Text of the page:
Peter Cameron

Peter Cameron inadvertently took up art whilst serving a nine year prison sentence in 1987, “I had intended to learn Spanish but the class was too chaotic and I somehow ended up in the art class that was run by the now acclaimed cartoonist Steve Best (Bestie) where I copied a photograph of two chimpanzees about to make their space debut from a back issue of the National Geographic. I put them in prison uniforms, gave them a plastic bucket, a visiting order, a cell card, kept their expression of despair and sold the result to a car thief for half an ounce of tobacco thus launching my career as a professional artist.” Peter came to an ‘arrangement’ with his austere surroundings by making it the subject of his art. “I sort of painted my way out of prison, if you like”. He went on to win top awards in the annual Koestler art exhibition, a national exhibition for prisons and special hospitals.

On his release he began to work part-time for the Koestler Arts Trust and became one of the category judges and latterly a trustee. “Getting nicked became a career move”. This enabled him to afford to attempt living from painting pictures.

Peter now works from a Liverpool studio he shares with ten other artists. His work is still consistently figurative, pictures of the other people in a detached, almost voyeuristic, and unposed way, a legacy from the time spent inside possibly. “I can’t imagine painting a picture without a person in it.” He uses most media but seems to concentrate on soft pastels these days and has been selected for the Mall Pastels Open on the four times he has entered, winning the Alexander Prowse award in 2007. He has also exhibited at Whiteleys, Micheal Parkin gallery, Smiths, The Royal Festival Hall, The Battersea Affordable Art Fair on three occasions, The London Art Fair and The Chelsea Art Show. Other London venues include The Pleasance theatre and Cosa Gallery in Notting Hill. Peter has also exhibited and sold work in various venues in Liverpool and Manchester and was a De Montfort finalist at the NEC autumn fair in 2005.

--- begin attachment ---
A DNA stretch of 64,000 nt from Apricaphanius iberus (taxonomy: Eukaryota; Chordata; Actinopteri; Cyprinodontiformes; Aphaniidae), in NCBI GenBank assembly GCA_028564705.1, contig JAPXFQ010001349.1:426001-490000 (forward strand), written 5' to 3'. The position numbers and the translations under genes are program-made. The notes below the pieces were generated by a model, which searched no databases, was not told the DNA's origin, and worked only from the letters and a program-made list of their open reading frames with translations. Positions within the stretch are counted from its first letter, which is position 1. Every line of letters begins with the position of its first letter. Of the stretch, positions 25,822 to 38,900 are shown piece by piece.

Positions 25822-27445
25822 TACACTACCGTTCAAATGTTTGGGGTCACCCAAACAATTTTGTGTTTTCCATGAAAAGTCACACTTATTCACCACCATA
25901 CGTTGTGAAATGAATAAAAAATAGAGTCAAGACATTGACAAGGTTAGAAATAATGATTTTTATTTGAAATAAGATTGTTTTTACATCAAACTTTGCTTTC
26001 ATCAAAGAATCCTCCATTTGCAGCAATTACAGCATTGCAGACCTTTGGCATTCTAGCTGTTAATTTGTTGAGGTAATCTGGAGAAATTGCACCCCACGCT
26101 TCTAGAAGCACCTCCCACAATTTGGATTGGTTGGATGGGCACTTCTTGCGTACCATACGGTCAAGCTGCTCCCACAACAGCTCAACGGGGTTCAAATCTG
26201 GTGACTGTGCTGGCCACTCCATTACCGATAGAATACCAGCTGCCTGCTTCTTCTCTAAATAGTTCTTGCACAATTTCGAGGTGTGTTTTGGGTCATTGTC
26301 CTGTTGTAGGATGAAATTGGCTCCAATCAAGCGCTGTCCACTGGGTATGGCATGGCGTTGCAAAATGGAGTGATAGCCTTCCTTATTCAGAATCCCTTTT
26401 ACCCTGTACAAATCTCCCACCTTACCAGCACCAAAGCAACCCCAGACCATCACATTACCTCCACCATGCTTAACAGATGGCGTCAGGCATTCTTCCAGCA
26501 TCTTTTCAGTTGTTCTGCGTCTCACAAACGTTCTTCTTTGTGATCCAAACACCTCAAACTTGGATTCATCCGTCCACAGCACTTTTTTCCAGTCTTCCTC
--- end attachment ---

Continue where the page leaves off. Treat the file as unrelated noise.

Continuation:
Peter was diagnosed with Parkinsons in 2003, “It could be the reason why I’m happier with pastels. The proximity to the surface seems to minimise the tremor and allows more control over the image. I’m not too worried really, I’m pretty interested to see how I pan out as an abstract impressionist.” Peter won the Mervyn Peake award for Parkinson sufferers back in 2004, and has sold consistently in the North West. He also has work in America, France, Holland and Spain.